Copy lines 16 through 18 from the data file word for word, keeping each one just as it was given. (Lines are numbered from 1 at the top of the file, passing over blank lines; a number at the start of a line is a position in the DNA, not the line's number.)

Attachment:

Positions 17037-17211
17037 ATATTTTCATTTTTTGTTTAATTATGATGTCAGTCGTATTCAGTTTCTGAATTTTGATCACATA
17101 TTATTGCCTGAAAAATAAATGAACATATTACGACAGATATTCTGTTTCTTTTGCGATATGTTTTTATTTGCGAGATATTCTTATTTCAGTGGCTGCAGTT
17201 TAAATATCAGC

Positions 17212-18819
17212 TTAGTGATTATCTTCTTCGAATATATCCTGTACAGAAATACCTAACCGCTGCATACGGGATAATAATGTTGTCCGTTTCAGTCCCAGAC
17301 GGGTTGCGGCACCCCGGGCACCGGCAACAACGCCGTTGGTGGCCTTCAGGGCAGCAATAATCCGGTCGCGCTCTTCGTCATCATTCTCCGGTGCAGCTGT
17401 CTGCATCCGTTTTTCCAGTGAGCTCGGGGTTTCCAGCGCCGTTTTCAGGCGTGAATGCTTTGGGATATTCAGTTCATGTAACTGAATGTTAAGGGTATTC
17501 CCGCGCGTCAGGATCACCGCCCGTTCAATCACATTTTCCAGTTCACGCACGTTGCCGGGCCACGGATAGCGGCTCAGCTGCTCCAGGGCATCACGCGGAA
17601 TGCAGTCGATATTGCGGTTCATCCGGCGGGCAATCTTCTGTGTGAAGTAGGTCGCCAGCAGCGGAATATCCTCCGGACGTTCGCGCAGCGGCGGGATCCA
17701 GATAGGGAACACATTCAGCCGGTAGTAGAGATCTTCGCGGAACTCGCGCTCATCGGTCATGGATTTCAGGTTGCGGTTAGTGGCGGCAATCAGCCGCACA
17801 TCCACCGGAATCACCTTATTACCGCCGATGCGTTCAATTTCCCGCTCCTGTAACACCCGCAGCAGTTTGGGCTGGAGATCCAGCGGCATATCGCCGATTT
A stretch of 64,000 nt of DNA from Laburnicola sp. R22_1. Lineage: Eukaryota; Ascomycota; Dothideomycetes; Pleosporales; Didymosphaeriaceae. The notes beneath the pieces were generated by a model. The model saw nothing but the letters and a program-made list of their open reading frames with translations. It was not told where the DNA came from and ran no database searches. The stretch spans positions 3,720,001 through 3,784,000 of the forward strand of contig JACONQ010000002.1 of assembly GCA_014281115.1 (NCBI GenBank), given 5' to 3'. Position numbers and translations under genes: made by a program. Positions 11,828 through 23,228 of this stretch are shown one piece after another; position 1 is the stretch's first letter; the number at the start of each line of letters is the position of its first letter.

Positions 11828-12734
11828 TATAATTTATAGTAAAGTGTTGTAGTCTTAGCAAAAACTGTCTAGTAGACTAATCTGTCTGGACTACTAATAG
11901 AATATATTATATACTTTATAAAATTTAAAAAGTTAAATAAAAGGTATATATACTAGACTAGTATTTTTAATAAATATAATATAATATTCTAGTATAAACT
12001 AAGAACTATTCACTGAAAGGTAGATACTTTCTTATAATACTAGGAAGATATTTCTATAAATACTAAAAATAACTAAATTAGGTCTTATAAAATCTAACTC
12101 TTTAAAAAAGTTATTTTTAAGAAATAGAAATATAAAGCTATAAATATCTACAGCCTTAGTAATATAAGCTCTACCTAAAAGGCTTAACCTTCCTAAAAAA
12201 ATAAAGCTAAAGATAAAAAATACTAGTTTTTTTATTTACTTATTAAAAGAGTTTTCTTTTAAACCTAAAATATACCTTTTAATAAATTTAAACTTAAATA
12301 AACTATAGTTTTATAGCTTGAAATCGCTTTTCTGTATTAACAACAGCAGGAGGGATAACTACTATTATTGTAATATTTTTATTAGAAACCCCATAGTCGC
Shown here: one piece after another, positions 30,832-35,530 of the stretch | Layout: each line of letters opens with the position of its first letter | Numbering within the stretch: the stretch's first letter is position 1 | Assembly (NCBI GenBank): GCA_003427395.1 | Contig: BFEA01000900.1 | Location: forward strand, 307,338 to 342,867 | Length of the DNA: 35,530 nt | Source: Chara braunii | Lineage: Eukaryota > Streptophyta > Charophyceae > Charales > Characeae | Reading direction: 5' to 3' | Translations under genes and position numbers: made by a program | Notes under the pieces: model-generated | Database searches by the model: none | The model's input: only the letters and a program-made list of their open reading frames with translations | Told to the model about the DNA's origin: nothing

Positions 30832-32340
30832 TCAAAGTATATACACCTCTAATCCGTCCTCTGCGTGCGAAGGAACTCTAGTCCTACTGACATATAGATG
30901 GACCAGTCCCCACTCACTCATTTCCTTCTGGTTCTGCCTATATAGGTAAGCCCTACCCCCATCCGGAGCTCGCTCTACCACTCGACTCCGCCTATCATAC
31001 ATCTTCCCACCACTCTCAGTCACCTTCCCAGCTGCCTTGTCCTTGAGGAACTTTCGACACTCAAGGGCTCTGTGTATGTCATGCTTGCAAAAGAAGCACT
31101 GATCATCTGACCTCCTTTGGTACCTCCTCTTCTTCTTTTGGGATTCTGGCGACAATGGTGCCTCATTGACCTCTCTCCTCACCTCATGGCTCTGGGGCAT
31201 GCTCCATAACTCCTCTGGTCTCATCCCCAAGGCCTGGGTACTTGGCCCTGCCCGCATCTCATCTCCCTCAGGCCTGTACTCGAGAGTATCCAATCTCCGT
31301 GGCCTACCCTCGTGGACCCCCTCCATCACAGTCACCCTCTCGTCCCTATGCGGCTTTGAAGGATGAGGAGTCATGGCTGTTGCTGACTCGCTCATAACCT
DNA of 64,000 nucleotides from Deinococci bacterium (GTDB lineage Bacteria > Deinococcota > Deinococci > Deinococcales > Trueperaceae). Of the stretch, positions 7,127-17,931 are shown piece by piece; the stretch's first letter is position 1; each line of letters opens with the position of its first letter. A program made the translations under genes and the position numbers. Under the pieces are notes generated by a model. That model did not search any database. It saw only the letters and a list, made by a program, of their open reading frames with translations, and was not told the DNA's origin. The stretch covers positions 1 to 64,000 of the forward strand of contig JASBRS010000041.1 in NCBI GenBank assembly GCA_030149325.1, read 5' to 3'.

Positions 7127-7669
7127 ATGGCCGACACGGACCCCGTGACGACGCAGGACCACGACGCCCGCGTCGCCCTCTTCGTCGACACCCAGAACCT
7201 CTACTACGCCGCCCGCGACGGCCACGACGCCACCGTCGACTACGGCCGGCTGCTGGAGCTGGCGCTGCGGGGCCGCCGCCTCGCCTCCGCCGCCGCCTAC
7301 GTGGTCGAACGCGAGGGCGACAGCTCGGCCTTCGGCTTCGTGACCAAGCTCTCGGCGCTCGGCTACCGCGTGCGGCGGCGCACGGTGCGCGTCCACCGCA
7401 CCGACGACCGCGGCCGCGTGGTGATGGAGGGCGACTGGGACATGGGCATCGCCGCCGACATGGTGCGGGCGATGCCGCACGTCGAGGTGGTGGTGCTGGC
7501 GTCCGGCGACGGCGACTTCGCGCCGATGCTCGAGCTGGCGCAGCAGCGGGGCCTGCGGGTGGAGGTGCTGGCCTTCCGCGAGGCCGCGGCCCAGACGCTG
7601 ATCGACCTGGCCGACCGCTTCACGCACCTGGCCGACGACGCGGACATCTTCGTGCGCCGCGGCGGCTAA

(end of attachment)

11901 AATATATTATATACTTTATAAAATTTAAAAAGTTAAATAAAAGGTATATATACTAGACTAGTATTTTTAATAAATATAATATAATATTCTAGTATAAACT
12001 AAGAACTATTCACTGAAAGGTAGATACTTTCTTATAATACTAGGAAGATATTTCTATAAATACTAAAAATAACTAAATTAGGTCTTATAAAATCTAACTC
12101 TTTAAAAAAGTTATTTTTAAGAAATAGAAATATAAAGCTATAAATATCTACAGCCTTAGTAATATAAGCTCTACCTAAAAGGCTTAACCTTCCTAAAAAA